Give History A Chance: Kenneth Oppel, The Live Forever Machine (Toronto: Kids Can Press Ltd, 1990).
Despite Kenneth Oppel's Airborne I still tend to associate the man with talking bats, so turning this book up in a second hand shop was great. The Live Forever Machine is one of the best of the sf books I've read because it's one of the very few that forces the child to question binary dichotomies, and which ties the wider philosophical issues at stake to the protagonist's family problems without simply making one a metaphor for the other or an easy solution. What Eric experiences allows him to see his family differently, but it doesn't offer any solutions.
Eric's father is a subway driver, an autodidact and writes fantasy fiction in his spare time, none of which he sends out for publication. In each of these fictions, somewhere there appears a dark haired young woman, Eric's mother who was killed when he was a baby. Eric's father won't talk about her and tell's Eric that he doesn't need to know--that the pictures of her would mean nothing to Eric. He hoards her.
But Eric's father has also inspired Eric with a passion for history, and this is where Oppel begins to impose demands on the reader, because this passion is a two edged sword. Eric loves history and the past, but less because it sparks his curiousity than because "dates are stable", artefacts are stable. They are something to cling to.
In the museum one day Eric sees two men fighting. He picks up a locket one of them has dropped, and is drawn into a centuries old struggle between a Greek scholar (Alexander) and his student (Coil). Two thousand years before Alexander invented a way of living forever, Coil took advantage of it (it involved drowning oneself) and obsessed with new inventions, began destroying "the past", old fashioned tools and archives. Alexander also took the steps to become immortal and has been chasing him through time to stop him and preserve the past.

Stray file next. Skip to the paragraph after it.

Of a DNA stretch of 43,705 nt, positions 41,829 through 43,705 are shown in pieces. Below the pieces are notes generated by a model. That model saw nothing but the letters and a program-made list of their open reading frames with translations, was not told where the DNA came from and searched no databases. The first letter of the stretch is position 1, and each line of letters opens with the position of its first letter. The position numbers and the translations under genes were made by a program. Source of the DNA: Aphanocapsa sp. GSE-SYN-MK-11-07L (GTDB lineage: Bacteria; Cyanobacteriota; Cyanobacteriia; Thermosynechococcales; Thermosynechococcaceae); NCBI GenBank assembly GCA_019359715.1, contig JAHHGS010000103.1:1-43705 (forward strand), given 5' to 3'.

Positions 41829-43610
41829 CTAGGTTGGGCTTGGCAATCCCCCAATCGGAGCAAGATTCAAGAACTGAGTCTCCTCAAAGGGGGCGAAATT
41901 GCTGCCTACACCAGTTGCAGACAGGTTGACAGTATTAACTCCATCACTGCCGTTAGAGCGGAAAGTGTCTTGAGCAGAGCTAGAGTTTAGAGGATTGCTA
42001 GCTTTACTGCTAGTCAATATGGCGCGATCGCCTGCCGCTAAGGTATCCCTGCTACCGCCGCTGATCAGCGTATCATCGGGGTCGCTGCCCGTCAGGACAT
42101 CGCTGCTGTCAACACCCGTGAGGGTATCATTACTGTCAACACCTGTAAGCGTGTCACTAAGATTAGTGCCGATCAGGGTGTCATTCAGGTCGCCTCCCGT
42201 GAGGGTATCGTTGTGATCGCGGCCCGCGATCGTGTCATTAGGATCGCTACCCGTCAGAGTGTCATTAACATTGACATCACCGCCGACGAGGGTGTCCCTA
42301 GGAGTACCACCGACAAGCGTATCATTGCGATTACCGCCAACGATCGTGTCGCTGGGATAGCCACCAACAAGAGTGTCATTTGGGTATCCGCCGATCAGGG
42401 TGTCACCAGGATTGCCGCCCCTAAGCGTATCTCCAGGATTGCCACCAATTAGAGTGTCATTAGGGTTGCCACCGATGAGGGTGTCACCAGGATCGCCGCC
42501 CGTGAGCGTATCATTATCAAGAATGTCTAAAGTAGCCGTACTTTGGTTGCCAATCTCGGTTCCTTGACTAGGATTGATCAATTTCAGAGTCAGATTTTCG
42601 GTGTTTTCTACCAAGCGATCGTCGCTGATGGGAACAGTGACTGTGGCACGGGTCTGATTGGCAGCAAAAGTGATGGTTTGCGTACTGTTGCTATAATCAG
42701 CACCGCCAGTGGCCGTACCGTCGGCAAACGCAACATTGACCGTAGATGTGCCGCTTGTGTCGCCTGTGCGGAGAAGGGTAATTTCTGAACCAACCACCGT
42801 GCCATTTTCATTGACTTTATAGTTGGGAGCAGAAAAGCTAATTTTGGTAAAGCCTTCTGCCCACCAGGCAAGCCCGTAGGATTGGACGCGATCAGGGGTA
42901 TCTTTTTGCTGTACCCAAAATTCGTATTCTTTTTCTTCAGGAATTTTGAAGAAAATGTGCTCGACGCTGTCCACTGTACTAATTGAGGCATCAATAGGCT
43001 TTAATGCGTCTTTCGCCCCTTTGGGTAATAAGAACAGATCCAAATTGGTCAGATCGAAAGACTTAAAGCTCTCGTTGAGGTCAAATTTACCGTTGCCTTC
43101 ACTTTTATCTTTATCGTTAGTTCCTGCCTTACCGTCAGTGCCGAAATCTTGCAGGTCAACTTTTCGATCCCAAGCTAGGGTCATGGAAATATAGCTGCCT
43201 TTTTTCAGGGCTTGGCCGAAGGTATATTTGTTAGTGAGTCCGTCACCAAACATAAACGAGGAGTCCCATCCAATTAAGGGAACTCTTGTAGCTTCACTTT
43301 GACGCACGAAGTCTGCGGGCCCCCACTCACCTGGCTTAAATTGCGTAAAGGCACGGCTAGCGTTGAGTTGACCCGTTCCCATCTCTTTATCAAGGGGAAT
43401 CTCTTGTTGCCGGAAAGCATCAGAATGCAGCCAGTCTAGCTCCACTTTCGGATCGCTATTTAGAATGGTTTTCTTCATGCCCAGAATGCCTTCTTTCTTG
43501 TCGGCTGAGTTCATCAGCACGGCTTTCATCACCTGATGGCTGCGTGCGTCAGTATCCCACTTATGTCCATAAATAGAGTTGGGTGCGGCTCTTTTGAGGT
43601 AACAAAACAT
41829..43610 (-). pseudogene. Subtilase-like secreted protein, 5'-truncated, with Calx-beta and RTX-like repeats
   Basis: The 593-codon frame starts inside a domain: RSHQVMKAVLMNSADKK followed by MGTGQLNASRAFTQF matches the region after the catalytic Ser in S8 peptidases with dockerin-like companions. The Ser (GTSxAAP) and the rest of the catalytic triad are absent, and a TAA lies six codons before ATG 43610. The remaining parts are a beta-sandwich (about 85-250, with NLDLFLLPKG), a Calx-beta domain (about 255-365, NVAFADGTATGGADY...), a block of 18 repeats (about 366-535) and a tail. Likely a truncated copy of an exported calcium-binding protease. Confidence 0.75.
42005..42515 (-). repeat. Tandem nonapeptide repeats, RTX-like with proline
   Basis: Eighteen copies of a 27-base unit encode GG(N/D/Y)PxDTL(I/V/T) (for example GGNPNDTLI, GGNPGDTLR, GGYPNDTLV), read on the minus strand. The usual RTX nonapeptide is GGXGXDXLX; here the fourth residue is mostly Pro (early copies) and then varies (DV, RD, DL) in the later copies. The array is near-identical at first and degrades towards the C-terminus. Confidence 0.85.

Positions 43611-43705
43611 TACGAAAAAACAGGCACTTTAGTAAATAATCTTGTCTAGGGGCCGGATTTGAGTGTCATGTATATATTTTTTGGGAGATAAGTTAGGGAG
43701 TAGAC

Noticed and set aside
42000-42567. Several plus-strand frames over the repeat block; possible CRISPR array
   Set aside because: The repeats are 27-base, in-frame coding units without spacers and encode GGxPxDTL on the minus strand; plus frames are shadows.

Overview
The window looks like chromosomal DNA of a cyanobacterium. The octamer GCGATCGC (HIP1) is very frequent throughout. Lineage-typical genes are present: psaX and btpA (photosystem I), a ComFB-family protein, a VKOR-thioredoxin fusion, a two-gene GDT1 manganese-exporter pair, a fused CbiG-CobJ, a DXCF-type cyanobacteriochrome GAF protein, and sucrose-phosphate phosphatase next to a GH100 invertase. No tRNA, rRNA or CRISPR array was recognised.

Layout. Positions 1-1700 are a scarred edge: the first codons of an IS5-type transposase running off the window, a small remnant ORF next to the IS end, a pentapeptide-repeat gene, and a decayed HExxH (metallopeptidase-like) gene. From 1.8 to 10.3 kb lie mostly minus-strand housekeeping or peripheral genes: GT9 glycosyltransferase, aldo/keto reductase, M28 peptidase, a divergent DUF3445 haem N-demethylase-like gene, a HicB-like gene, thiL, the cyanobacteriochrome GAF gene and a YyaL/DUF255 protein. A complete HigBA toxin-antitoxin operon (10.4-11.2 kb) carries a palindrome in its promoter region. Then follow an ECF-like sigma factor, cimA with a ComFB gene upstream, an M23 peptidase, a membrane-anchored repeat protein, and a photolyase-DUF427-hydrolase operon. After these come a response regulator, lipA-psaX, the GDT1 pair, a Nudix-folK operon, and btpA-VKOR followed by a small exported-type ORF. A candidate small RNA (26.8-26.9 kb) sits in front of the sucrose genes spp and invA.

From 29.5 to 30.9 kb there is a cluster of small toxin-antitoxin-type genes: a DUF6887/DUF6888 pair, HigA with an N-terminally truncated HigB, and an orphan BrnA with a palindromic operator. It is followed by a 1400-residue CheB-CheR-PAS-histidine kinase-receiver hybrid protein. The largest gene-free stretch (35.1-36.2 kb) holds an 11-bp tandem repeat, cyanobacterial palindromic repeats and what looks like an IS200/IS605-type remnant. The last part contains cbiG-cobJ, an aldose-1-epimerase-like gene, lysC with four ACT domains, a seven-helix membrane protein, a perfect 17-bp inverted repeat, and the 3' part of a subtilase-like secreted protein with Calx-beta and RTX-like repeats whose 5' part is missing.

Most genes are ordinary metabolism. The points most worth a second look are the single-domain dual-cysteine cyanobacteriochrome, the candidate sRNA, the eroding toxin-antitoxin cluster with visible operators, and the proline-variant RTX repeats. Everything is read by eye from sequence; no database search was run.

Again Oppel demands more of his readers: Alexander has spent two thousand years with tuberculosis. Eric, much as he loves history and is less than thrilled with the new shopping malls, or his friend Chris's high tech, sterile apartment, is not averse to computers or other aspects of modern life. Coil's passion for the future has led him to forget old languages and old ideas, while Alexander has a private cache of artefacts rotting for lack of care. There is a constant tension in the city between the preservation of its history and the desire for the modern.
It would have been so easy for this to have turned into a preservationist tract, "old is good, new is bad" but Oppel forces Eric to consider not this, but the nature of obsession and the blindness it creates. When Chris and Eric defeat Coil they use both Chris's knowledge of computers and Eric's memory for dates. Eric undermines Coil's stability by forcing him to acknowledge the connection between present and past, leading him back in time through a list of dates of the invention of computers and the thought that led to computers-it's one of the most effective demonstrations of science as a process of thought, of cognitive acts as adventure, that I've come across since I read Sandy Landsmann's The Gadget Factor.
By the end of the novel Eric has also confronted his father over his secrecy and obsession--it turns out that his mother committed suicide. Nothing is resolved, but Eric's tolerance for his father's obsessions has been undermined partially by Eric's experiences, partially simply by his passage into adulthood. The adventure itself has also changed the way Eric understands the world around him. It is no longer divided into old and new, the preserved and the changing. Instead he sees a world in complex dynamic that needs the new to preserve the old, needs the old to underpin the world. The main trajectory of this book is from simple understandings to complex, abstract thought.